Music can also be a fantastic attention-getter. I find when my son Lee has been listening to a lesson for a few minutes, he loses focus. That's when it is time to halt gears, get up, and sing a song. Maybe throw in some actions. Who cares how it sounds; this is between my 3 year old son and me. Nobody knows if I'm completely off tune. But Lee knows he's having fun, and by choosing a song that goes with my lesson, I continue to engage his brain in focusing activity.

So if you're self conscious or don't like music for whatever reason, it's time to get off your high horse and sing with your kids. They will quickly forget if it sounds good, and always remember the concept you sang to them, or the laughter that ensued afterword.

p.s. If you're still too self-conscious, go get some kid's CD's at the store and dance along.

Monday, August 24, 2009


You should all check out Starfall. My son LOVES it! It teaches him his alphabet, but it is more than that. It first can teach your kids what the letters are and how they sound, but then it goes farther and teaches them how to read. It is quite amazing. My mother actually would sit at the computer with my son in her lap playing this when he was only like..... 6 months old or something. I can't remember his age, but she started him out really soon and he is like... a pro at letters now. He can even spell his name already (he's three). I think it is amazing. Check it out! ^_^


If there's one thing I really remember from my years in Preschool (which my mother taught), it is how essential patterns are for kids. Kids thrive on routine. When they know what is coming next in the day, they are much better behaved overall, and are able to help out.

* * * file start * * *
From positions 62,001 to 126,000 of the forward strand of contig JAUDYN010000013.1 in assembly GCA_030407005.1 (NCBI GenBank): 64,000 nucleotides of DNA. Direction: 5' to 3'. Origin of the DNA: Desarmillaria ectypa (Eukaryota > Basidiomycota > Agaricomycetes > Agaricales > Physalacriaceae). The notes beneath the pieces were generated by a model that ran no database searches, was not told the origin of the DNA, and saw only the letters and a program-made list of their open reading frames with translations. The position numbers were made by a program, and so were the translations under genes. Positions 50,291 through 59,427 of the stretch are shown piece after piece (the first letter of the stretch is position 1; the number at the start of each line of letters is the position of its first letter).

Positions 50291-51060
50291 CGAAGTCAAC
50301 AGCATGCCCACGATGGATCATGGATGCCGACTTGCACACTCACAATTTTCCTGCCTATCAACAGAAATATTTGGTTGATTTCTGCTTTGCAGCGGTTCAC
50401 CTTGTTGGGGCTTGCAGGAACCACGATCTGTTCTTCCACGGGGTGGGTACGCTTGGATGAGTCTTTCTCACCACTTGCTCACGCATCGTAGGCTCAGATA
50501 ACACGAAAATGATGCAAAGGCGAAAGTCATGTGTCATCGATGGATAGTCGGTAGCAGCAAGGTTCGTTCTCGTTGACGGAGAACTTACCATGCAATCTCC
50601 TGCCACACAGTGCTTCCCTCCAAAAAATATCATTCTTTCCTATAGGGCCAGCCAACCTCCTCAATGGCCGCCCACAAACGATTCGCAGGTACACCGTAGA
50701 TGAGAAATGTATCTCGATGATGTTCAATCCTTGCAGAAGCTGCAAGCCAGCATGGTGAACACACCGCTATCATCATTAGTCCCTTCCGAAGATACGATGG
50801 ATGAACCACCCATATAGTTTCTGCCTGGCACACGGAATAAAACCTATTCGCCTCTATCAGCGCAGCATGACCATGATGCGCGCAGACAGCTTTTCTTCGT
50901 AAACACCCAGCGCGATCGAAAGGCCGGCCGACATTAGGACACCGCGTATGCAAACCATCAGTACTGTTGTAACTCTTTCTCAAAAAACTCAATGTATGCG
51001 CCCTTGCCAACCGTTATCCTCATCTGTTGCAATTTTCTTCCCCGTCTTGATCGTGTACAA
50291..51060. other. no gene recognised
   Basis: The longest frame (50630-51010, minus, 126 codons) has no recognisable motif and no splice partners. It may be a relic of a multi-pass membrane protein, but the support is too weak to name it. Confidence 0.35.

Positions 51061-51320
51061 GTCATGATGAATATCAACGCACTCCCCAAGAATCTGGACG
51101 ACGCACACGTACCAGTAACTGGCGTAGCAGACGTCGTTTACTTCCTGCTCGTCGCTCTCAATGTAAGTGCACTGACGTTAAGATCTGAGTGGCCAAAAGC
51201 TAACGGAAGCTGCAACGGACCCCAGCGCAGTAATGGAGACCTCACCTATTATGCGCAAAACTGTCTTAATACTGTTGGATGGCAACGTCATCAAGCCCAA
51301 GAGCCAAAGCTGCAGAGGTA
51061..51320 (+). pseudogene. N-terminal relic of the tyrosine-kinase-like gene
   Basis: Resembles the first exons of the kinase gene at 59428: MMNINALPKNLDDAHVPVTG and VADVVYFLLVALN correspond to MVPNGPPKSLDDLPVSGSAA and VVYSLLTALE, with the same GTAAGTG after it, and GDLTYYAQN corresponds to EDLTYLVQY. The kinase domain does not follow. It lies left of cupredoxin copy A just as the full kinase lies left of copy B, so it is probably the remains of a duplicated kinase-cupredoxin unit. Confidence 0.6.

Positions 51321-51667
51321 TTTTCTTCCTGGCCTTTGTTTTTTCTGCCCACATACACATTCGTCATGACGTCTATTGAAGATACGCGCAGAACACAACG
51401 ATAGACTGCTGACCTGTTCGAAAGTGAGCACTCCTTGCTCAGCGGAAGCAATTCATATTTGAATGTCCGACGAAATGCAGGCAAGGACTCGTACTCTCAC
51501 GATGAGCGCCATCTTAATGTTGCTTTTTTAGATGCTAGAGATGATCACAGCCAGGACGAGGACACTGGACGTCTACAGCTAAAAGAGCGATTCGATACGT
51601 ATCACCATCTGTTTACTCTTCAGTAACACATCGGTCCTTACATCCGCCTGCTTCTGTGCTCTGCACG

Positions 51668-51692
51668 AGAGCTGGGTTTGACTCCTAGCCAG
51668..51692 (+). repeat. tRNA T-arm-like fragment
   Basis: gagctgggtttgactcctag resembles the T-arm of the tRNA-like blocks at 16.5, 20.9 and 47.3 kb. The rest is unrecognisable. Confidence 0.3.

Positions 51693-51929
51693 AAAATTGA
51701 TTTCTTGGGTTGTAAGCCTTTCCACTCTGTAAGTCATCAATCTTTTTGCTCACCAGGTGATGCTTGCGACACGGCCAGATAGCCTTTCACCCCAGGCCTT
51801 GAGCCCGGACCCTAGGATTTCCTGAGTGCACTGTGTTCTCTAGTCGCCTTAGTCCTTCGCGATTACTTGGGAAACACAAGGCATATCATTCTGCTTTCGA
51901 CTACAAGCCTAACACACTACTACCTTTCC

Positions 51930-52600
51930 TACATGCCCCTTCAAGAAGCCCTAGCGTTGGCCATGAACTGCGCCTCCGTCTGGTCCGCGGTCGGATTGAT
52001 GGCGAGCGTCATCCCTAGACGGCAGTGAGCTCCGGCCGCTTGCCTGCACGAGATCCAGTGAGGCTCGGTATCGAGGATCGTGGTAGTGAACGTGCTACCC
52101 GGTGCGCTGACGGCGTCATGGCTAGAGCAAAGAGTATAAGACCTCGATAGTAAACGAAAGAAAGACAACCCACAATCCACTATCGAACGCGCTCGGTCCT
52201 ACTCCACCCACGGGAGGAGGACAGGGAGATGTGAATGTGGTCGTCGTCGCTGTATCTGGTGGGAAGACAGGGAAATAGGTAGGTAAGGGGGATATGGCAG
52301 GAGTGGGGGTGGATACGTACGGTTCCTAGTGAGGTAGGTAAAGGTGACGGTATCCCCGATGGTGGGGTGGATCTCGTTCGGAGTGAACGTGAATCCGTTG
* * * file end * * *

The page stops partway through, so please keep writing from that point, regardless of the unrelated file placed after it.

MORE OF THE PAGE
So that was my lesson topic today. We sang the days of the week song (to the tune of "Allouetta" or however you spell that, you sing the days of the week starting with Sunday through Saturday, then say "now we start again.") We also sang the months of the year (to the tune of "10 little Indians:" "January, February, March and April. May, June, July and August. September, October, November, December, Those are the months of the year.") Then I got some cans and some boxes out of the cupboard, and also some dry beans of different colors. I helped my son make patterns like: box, can, box, can, box, can... or black bean, white bean, black, white, black...

Since this was our first time with patterns, I kept it insanely simple. I would go outside and discover patterns outside, but it is pouring rain, so we did it inside. Like the way the dresser drawers stack up, or the stripes on a towel, or the funky wood paneling in his bedroom.

By rotating activities I sort of kept his attention, though the lesson still was under 10 minutes. That's okay for me, that's why I'm doing lessons like these 3 times a week. It's to help him practice focusing, and to help him learn about small, simple things around him. Not bad for my first time, huh!

Sunday, August 23, 2009

Welcome to FAD!

This is Focus and Discovery (FAD), a blog and forum for parents of young children.
FAD is a specific time we set within our own homes, to teach literacy and a love of learning to the next generation. FAD is a way to help our children discover themselves and the world around them, in a safe, hands-on environment. FAD is parents encouraging other parents to keep up the good work. FAD is a place for all of us to learn from each other's experiences, and to laugh, worry, love, and cry together.

Welcome, dear friends, to Focus and Discovery!

On this blog, we encourage everyone to post as often and as frequently as you like. Please keep your posts and comments clean, even if they are expressing frustrations. Here is where we can share our ideas on teaching young children the basic concepts of literacy and organized lessons. We can put up pictures of our children's projects and their successes. We can ask questions and get advice if we need it. Tell us what you're doing, and how it is going.

As a mother, I have often wished my children came with an instruction manual. Perhaps we can use this blog to share our experiences, in the hopes that all will be mutually benefited.

We invite all who are interested to join in the forum. Thank you, and welcome again.